Checking in on Wednesday for motif Monday (and that’s only possible because enough of my clients cancelled tonight!) with my “worst date” story. Hands-down, no brainer, it was the Junior Prom.
In my junior year, I went to the prom with a senior named David. He and I had had a couple of dates throughout the year, and had sporadic, somewhat intense “crushes” on each other, although the timing of these crushes was never mutual. I remember David as extremely intelligent, breezed through physics and calculus and such. I recently came across our prom picture. I swear I’d show you if I could, but it’s so dark that photographing it wouldn’t work, and I’m scannerless at the moment. I promise I’ll deliver as soon as the technology is available. David wore a light brown or tan or beigey sort of tux. He had brown hair and a sort of a fu-man-chu facial thing going on. I thought I was ALL that because my friend Liz and I had decided to be unconventional and buy our dresses at a thrift store. It was a peach chiffon gown with a matching shawl/wrap that tied under the bust. In the photograph, it looks like I’d been caught in a downpour, although I don’t recall the weather that night. Oh, completing my $3 ensemble was a large white hat. Shut up, it was 1977! I must wonder, in retrospect, if the outfit had its own karma that guided the night’s events. (And, I might add, Liz chickened out and did not actually wear her thrift store purchase, but borrowed my prom dress from the previous year.)
The prom itself was OK, as I recall. I loved to dance, so probably had a good time. The best part, I’m sure, was near the end of the prom, when David proclaimed that he was going to give me the moon (because I know my blogging audience, I KNOW where you are going with that, but STOP, it wasn’t like that). There was a large — 5 or 6′ tall — plywood quarter moon suspended from the ceiling of the high school gym, part of the evening’s decoration. David and a couple of his friends hung from the moon, swinging until the invisible wires released it, and then David presented it to me. It was orange with gold glitter (the ’70s, remember?), and I loved it. I thought this was about the most romantic thing anyone had ever done for me. Some boys helped David put it in his pale blue Mustang, and we left for the after-prom party at another boys’ house.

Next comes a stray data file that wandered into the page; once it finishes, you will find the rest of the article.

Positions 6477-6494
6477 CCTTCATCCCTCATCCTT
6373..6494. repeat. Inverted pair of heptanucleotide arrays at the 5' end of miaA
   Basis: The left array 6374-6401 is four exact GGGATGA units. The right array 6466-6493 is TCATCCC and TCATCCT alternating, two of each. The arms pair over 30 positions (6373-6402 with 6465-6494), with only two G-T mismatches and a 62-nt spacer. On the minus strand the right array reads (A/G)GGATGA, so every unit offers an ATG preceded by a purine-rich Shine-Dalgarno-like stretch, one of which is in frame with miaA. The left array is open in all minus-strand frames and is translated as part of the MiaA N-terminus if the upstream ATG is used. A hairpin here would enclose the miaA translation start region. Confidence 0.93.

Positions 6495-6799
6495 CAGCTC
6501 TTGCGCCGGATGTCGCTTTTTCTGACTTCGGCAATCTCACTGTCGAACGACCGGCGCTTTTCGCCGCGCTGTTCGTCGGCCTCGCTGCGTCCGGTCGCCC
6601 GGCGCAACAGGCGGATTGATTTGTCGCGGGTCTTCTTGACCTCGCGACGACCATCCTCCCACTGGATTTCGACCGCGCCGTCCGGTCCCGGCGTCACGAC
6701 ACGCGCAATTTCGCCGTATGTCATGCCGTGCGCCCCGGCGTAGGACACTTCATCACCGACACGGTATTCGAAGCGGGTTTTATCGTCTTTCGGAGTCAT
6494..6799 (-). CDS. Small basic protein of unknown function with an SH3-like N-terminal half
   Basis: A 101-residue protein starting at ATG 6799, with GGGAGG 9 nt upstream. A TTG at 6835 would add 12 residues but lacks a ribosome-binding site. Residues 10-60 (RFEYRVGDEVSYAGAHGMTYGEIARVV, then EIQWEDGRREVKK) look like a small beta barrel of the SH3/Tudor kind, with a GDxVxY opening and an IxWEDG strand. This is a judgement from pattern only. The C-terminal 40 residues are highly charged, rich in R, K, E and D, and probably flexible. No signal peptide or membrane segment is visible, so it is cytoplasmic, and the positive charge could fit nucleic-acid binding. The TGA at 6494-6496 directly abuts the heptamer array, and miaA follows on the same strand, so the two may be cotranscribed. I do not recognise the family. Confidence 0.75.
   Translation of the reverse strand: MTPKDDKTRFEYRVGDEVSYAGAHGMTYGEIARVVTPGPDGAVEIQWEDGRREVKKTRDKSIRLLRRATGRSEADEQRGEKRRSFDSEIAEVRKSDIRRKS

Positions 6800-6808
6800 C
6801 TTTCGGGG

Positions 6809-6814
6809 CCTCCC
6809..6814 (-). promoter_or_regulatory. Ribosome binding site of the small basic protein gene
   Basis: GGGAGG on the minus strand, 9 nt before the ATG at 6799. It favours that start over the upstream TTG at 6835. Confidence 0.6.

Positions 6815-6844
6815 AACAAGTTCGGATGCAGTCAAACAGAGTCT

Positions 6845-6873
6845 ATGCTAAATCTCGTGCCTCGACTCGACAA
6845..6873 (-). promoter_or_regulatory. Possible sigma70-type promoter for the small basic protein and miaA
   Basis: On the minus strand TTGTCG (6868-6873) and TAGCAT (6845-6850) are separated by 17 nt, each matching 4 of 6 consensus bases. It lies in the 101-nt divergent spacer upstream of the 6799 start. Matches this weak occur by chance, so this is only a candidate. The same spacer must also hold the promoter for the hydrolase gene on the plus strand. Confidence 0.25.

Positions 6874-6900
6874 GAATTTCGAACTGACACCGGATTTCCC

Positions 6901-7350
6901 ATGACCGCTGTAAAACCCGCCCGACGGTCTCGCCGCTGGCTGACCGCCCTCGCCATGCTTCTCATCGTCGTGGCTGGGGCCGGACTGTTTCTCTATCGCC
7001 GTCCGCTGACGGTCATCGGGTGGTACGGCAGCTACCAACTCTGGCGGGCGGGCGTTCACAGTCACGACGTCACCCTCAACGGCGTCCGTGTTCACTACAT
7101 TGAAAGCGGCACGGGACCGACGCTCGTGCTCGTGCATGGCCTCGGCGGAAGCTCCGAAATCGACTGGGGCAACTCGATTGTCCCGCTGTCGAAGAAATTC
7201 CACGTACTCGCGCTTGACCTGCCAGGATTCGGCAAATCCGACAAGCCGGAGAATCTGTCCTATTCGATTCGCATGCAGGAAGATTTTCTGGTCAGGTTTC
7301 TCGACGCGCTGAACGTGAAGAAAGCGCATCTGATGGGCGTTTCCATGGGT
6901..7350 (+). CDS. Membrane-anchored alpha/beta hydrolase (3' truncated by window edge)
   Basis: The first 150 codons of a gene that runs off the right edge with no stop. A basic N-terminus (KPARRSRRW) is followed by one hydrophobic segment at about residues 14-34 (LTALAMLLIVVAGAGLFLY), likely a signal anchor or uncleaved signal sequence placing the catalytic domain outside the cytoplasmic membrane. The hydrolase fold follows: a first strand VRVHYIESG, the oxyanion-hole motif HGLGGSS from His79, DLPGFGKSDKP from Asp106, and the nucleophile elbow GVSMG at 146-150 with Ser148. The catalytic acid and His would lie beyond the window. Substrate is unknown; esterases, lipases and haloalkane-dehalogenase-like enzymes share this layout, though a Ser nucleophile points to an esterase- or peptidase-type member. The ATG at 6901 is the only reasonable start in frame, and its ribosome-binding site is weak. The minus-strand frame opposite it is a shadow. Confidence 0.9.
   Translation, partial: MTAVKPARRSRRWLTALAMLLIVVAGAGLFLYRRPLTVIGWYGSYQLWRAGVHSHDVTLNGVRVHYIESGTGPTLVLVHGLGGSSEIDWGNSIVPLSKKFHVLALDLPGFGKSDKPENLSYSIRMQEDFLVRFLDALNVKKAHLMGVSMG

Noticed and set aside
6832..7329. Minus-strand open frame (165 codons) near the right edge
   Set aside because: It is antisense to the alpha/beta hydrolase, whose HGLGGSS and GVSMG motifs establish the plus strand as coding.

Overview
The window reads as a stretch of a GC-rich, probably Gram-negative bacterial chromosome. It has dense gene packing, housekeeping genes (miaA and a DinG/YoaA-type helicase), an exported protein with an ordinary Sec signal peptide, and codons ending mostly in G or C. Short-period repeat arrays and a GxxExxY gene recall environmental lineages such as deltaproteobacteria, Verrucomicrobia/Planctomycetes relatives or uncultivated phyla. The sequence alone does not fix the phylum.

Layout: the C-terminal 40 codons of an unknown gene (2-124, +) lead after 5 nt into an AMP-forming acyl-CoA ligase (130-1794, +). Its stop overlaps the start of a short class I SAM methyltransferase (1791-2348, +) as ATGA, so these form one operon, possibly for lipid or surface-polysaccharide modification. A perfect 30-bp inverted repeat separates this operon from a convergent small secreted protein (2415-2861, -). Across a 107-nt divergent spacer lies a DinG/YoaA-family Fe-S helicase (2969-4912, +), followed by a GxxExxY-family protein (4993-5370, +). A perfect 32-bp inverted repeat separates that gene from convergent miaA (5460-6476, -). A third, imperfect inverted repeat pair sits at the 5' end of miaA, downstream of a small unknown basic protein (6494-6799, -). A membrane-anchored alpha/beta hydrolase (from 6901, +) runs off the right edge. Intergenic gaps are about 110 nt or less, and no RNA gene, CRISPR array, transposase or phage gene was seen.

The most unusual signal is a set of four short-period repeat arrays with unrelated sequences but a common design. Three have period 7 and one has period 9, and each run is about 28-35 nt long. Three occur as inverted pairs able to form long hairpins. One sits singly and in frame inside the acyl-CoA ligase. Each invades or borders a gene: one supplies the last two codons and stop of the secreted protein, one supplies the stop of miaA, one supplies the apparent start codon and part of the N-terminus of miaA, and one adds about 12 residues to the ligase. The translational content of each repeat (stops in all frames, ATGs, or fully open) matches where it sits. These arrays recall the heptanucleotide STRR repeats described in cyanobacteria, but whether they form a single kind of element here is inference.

At the party, David disappeared. This didn’t bother me, particularly, because I knew lots of people there, and I stayed busy and entertained. Toward the wee hours of the morning, one of David’s friends, Neal, found me and said that he brought a message and an apology from David who apparently remained somewhere in the mysterious deep bowels of the house. It seemed that David was too “messed up” to drive me home. I don’t know whether David was drunk, or drugged, or both, but I was furious. Definitely a woman scorned. Truthfully, and at the risk of sounding lacking in humility, I was not lacking for boyfriends and I was stunned that this *#%^#$ would put me in that position. I remember thinking, “Who does he think he’s dealing with?” and, ever the lover of words, “Hey, this must be what ‘incredulous’ feels like!”
I told my best male friend, whom we’ll call Prince (because that makes me laugh right now), what was happening. He immediately offered to take me home. And by immediately, I mean without consulting his date, my friend, Liz. Let’s just say, Liz was not pleased. She had plans for Prince, and they didn’t include me and my moon. I have, over the years, been increasingly appreciative of Prince’s chivalry. Liz had a big crush on Prince, and Liz was known to . . . act on her crushes. The more I know about adolescent boys, the more I appreciate Prince’s sacrifice of that night.
As we prepared to leave the party, I asked Neal to take me to David, which he did. I demanded of David, angrily, “Give me your keys!” He seemed touched, flattered at what he thought was my concern for his welfare. “It’s OK,” he slurred, “I’m not going to drive like this.”
I retorted, “I don’t care whether you drive or not! GIVE ME YOUR KEYS SO I CAN GET MY MOON!!!!” He seemed to sober quickly and handed me his car keys.
Prince and I loaded the moon into his car, partly in the back seat, partly protruding from the hatchback (’70s, remember). Liz refused to sit up front with Prince. She sat in the back with the moon and acted like a martyr. I felt horrible for ruining their date, but very thankful for Prince’s friendship.
That moon hung over my bed for a couple of years, often dusting my hair or skin with gold glitter, which I didn’t bother to remove, because I thought that was kind of cool. Liz eventually forgave me. I don’t think I dated David any more. I did date his best friend.